Once again, with the quote continued longer, "Ephrem says that the Tau represents the cross of Jesus (prefigured by the outstretched hands of Moses in Exodus 17:11)." It a standing figure stretches out his hands [to the side] there is a projection (the head) above the horizontal. That would be like a cross with an upward projection, not a T (tau).  I wonder if Ephrem really said the shape represents the cross of Jesus and somehow (earlier or later?) the shape was named tau-rho for the coincidence of shape but not with any real connection to tau (the letter)?  If so, calling it a cross-rho would be appropriate.

Any further musings on this would be welcome.


Offline Victor

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Re: Staurogram
« Reply #4 on: December 27, 2017, 01:56:21 PM »
the shape was named tau-rho for the coincidence of shape but not with any real connection to tau (the letter)?  If so, calling it a cross-rho would be appropriate.

Any further musings on this would be welcome.

Here is more on why it is called a tau-rho

 “In Greek, the language of the early church, the capital tau, or T, looks pretty much like our T. The capital rho, or R, however, is written like our P. If you superimpose the two letters, it looks something like this . The earliest Christian uses of this tau-rho combination make up what is known as a staurogram. In Greek the verb to ‘crucify’ is stauroō; a ‘cross’ is a stauros … [these letters produce] a pictographic representation of a crucified figure hanging on a cross—used in the Greek words for ‘crucify’ and ‘cross."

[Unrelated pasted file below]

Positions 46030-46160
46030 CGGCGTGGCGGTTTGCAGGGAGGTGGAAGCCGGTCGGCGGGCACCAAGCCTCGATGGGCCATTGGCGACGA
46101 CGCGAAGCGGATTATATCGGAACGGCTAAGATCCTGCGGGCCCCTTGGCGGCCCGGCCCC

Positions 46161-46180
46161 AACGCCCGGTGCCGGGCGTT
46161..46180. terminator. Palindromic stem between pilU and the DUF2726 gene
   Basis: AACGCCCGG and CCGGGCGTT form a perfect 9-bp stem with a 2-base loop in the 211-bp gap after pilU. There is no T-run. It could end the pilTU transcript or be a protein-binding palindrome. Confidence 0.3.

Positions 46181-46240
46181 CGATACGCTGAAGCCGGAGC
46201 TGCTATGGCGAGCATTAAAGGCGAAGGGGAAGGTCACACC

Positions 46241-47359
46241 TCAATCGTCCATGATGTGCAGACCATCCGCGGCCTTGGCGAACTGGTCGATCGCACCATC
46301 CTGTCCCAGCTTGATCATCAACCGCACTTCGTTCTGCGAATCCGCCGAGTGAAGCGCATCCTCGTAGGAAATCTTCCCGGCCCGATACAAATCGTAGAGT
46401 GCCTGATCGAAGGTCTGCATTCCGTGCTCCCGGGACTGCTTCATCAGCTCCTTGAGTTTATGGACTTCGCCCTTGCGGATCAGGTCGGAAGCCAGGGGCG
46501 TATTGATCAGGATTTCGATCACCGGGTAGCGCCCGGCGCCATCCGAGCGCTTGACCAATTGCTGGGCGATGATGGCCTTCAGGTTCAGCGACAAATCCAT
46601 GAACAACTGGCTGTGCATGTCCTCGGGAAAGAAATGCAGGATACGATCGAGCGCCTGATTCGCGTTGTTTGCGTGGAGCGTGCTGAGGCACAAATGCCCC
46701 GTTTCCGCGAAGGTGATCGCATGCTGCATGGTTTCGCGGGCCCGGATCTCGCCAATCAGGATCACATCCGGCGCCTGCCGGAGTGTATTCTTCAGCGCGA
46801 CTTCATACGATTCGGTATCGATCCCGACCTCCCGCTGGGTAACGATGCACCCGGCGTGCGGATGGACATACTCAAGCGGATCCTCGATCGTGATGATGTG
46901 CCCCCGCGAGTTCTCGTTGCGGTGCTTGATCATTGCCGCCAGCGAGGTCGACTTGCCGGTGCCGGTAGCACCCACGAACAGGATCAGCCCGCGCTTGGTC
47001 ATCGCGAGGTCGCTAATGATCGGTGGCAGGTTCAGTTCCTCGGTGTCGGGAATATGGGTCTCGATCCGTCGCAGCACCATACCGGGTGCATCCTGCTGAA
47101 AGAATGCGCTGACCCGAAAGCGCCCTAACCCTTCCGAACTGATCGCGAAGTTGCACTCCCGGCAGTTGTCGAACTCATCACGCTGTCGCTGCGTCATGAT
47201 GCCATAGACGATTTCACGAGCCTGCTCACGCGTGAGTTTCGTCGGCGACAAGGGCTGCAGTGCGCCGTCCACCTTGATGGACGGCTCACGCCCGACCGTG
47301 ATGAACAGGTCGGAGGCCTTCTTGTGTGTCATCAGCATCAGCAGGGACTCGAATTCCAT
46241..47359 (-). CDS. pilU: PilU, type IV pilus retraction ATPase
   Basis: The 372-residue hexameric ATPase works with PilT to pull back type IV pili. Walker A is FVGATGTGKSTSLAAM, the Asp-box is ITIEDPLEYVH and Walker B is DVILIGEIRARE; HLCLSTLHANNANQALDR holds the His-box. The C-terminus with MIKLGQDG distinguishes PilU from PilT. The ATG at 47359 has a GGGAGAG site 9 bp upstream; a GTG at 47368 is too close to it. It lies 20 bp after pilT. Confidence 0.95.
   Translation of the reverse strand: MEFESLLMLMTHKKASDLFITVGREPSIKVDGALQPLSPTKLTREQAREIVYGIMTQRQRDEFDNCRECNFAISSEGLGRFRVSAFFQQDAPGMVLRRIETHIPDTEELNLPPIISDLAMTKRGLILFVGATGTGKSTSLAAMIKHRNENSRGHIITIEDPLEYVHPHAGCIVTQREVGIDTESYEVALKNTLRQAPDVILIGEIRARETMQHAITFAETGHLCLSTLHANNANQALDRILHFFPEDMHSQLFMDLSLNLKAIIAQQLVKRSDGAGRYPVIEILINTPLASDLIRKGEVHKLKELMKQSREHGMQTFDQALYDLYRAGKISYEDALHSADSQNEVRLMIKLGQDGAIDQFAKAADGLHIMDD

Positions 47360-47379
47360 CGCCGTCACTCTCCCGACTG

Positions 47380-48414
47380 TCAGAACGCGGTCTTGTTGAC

https://www.biblicalarchaeology.org/daily/biblical-topics/crucifixion/the-staurogram/

Offline Valentinian

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Re: Staurogram
« Reply #5 on: December 27, 2017, 02:45:36 PM »
"staurogram. In Greek the verb to ‘crucify’ is stauroō; a ‘cross’ is a stauros … [these letters produce] a pictographic representation of a crucified figure hanging on a cross"

Agreed. Although, this has nothing to do with a tau (as a letter, only a shape). The argument (and the word staurogram) acknowledges it is a cross shape. It is not the letter tau the way the X is a chi-rho really is an X (chi). I can go with staurogram because it is an accepted term. But "tau-rho" does not seem to me as justified. Maybe it has acceptance because it is parallel with "chi-rho". But "cross-rho" is what it looks like and is easy to understand.

Offline Victor

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Re: Staurogram
« Reply #6 on: December 27, 2017, 03:15:32 PM »
except the word "cross-rho" is confusing and not in keeping with traditional usage such as chi-rho or tau-rho which are both combinations of Greek. If tau-rho does not seem right, then staurogram is best, or if you want to use the word cross -- monogrammatic cross.

It is not the letter tau the way the X is a chi-rho really is an X (chi)

but the tau-rho is made with a tau (T) and a rho (P)